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‘Voluntary assisted dying’ legislation could put lawyers at our deathbeds

By Mary McComish, WA Today, 5th August 2019

Under the Victorian law, the two assessing doctors (in WA it may involve a doctor and a nurse practitioner) have to assess and certify as to around a dozen eligibility criteria and other things.

For example was the person a resident in Victoria, did the person have decision-making capacity (not compromised by depression or other mental health condition), was the person acting voluntarily and without coercion, did the person suffer from a disease, illness or medical condition, was it expected to cause death within six months, was it causing intolerable suffering?

… Any of these assessments or acts could be open to question, especially things like prognosis, capacity and absence of coercion in the decision.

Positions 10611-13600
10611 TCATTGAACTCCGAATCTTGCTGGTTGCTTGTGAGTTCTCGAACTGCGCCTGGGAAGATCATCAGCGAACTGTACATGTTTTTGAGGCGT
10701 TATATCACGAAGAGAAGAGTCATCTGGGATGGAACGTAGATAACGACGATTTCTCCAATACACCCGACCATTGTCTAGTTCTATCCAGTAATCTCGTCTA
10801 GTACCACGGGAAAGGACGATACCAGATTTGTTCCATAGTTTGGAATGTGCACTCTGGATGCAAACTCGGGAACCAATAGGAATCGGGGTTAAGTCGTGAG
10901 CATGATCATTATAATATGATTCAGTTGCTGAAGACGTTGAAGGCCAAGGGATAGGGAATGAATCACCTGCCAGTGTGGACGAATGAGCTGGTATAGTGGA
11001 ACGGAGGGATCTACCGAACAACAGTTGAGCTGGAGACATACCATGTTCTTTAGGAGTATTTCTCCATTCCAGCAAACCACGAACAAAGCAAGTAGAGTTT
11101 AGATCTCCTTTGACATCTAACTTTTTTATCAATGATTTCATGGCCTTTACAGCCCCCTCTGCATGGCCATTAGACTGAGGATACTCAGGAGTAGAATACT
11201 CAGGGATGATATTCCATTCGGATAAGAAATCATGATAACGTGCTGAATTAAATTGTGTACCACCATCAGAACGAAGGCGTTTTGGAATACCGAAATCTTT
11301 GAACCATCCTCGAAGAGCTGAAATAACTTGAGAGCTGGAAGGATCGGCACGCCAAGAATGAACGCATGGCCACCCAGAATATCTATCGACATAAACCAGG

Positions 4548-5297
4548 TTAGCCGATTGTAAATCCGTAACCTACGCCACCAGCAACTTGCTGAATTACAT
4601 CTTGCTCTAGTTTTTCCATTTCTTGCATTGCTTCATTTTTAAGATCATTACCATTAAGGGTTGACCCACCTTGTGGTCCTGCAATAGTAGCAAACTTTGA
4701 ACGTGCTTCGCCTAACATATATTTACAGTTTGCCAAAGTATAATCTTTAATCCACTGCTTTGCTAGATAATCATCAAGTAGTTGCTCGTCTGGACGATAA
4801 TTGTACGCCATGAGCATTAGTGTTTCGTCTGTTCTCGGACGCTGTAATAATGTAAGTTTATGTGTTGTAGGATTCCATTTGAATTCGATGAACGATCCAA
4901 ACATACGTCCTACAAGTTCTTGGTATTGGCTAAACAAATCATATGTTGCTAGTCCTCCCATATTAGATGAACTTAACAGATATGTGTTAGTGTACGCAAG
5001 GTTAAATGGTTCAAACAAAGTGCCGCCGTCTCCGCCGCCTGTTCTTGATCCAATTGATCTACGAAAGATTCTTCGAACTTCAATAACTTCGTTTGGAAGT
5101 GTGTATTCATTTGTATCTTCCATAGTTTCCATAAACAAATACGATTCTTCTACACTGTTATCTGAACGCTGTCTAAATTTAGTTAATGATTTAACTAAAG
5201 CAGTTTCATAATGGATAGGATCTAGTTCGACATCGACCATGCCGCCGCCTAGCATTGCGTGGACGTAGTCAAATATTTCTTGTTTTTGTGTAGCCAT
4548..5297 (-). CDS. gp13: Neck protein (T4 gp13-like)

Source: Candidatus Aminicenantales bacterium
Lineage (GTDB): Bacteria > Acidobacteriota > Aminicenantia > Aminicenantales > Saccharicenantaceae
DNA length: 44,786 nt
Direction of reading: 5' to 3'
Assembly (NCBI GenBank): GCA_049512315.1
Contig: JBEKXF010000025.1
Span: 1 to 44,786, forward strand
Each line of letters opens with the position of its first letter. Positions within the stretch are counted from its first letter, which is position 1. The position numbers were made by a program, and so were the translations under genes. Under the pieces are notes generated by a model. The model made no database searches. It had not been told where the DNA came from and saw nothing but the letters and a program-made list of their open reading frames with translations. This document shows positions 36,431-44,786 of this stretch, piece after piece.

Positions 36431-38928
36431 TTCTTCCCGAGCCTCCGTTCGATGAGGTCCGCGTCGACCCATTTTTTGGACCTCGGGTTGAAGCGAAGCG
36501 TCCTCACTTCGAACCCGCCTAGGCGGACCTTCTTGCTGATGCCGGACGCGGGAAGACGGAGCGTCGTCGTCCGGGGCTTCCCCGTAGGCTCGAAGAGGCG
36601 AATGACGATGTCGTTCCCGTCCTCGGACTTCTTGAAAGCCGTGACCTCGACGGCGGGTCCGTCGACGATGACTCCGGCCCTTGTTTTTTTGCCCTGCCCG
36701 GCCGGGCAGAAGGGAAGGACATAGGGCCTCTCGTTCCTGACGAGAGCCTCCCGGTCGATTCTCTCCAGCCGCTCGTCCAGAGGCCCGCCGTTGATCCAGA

Answering the questions could well involve extensive bedside interviews in the presence of opposing lawyers.

Read the full article here.

The legal implications of legalising euthanasia are much more complex than people think, as seen in Victoria, Western Australia. Many different variables and assessments are open to question, coercion and error.

Surely it is better to support and resource our health professionals instead of turning to such a problematic and inherently dangerous piece of legislation?

Once this path is taken, there will be no going back.